I told my SPN that I had lowered the dose of my anti psychotics and she asked me what we should be aware of if things went wrong because of it, and I said that I would become suspicious and see a murderer behind every tree. She asked me how she would find out about that and I said that I would tell her about it.

I also told her I was melancholy, but that I was not really depressed and that I was also not really unhappy, but that I wanted to be safe and secure and that I felt a great need to take extra care of myself. She asked me how I did that and I said, by taking on as few challenges as I possibly could. I told her that it was only a temporary condition and that it was not going to last forever and that I didn't think it would get worse.

She noticed I was withdrawn within myself, and it is true, I was not easy to reach and our session only lasted a short time, because I was unable to share very much, but that is just the condition of me right now and it is really nothing to worry about. I feel I need to rely on my own resources and be my own advisor and my own guide. I have to help myself through this stage. Nobody else can come in here and do it. I can only make them aware of it.

It's good to be home again with the animals. I'm going to have to put on some more clothes, though. A pair of leggings, at least, and maybe some sock and boots. It will be nice and warm.

Have a great day, or what's left of it. Unless it's still ahead of you, that's possible too, of course.

Ciao,
Nora

10 comments:

Wisewebwoman said...

Wearing melancholia like a thin coat in stormy weather.
I hope it lifts soon, my pet.
XO
WWW

San said...

I enjoyed reading the description of the art project you worked on. The imagery you created sounds hope-infused.

And you, milady, are sounding hopeful and aware and self-nurturing. All good things.

You will not believe this. My word verification is PSYCLO. This reminds me of psycho-closure, or bye-bye psychosis! :-D

Babaloo said...

Hm, not sure what to make of your melancholy. But then, if anyone can make anything of it, it's you.

Having said that, don't over-analyze your moods. I know you're extra vigilant but sometimes thinking about our state of mind too much can leave you even more confused or downtrodden than before. At least that's what happens to me a lot.

Hope your mood lifts soon, though.

Maggie May said...

I think I agree with Babaloo. Too much introspection can be bad. Don't analyse feelings too much. Just be.... and be interested in something outside of yourself. I think the melancholy mood will pass quickly if you can do that.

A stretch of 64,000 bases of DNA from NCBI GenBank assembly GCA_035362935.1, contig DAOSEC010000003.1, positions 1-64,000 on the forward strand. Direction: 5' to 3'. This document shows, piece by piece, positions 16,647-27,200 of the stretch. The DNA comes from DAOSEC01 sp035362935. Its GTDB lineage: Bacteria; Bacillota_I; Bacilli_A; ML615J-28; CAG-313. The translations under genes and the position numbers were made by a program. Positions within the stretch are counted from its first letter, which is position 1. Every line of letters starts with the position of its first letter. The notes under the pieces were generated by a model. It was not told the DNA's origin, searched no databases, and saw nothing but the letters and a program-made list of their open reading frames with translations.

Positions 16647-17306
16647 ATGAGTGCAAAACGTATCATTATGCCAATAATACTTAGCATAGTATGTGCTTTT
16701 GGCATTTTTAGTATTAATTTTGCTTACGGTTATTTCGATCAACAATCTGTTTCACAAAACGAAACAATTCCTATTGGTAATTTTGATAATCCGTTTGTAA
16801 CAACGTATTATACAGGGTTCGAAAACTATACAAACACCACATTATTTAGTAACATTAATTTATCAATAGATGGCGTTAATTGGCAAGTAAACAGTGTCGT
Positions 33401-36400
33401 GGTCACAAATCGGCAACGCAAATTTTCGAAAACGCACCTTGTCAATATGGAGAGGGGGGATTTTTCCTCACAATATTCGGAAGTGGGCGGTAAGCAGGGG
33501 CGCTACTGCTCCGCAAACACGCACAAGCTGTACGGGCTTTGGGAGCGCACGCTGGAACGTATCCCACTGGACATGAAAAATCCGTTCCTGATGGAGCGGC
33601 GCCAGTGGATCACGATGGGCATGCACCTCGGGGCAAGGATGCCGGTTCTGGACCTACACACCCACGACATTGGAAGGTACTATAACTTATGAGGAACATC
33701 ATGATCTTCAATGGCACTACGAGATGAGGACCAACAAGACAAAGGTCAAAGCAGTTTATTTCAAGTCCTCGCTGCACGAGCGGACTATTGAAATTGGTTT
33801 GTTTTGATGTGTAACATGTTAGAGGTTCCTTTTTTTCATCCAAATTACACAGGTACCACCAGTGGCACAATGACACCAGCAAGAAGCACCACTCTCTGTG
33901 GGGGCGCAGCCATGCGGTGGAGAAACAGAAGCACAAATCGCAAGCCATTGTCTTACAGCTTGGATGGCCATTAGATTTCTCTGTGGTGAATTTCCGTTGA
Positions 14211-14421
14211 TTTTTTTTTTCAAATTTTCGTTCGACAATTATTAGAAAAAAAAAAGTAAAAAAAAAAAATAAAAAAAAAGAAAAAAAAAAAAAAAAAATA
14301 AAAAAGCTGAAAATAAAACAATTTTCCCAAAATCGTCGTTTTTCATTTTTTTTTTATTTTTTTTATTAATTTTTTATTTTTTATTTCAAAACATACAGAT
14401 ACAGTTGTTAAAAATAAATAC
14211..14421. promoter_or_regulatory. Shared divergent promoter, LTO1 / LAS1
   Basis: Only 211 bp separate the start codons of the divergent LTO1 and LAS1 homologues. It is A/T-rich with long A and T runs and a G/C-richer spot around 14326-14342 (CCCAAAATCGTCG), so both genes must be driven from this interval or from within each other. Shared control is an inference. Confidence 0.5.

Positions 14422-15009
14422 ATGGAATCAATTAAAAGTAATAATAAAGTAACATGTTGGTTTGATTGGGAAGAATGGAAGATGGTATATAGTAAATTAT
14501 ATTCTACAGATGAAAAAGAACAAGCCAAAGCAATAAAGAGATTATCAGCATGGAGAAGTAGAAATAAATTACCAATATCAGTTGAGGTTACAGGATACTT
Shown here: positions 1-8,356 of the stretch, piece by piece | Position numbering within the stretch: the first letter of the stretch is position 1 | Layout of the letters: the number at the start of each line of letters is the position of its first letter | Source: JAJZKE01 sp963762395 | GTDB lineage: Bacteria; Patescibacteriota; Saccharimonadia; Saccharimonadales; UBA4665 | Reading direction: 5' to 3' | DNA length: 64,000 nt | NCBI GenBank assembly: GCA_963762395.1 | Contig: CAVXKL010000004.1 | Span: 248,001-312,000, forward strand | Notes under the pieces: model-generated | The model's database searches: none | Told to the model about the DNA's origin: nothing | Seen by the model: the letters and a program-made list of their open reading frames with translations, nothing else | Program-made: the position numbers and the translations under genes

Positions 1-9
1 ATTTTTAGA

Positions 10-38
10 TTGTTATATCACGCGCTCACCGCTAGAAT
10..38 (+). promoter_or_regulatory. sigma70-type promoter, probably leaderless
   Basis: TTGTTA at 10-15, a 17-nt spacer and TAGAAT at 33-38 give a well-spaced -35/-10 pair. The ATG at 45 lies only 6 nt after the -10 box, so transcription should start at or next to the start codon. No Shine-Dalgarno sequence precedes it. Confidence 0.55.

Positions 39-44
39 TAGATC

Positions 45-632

Hope you have a good night's sleep, Nora. X

Elaine said...

I want to join your art class.

I did an ink drawing at school when I was 15. It was of my brother and a girl and it was fantastic, even if I say so myself! I've never tried it since but now I want to.

Keep warm and sleep tight. x

Friend of the Bear said...
This comment has been removed by the author.
Friend of the Bear said...

Hi Nora. So glad you had a good night. I slept well and long last night too for once!

And I'm very grateful that the weather has been *slightly* cooler here today due to being overcast. It's still very muggy though. I can't wait for the colder weather to really settle in.

I think it's good you had the excitment and enjoyment of the art class today because it took you out of the melancholia for a while. Sounds like you had a really interesting session too.

I'm glad that you feel able to nurture yourself through this temporary low mood. That is really important. It's when we can't do that that we're really in trouble!

Hope you've had a nice cozy evening!
Bearfriend xx

Gail said...

The art is a wonderful way to let go.

Maureen said...

Your painting sounds fab... I do hope you post a photo of it! Take care.

Lisa Sarsfield said...

I am happy for you that you are feeling happier even if still a little melacholi.
I read a quote the other day it went something like "happiness is leanring to dance in the storms of life" or atrleast thats the way I remembered it!

Great to hear about your art too, I've never tried inks but it sounds fun!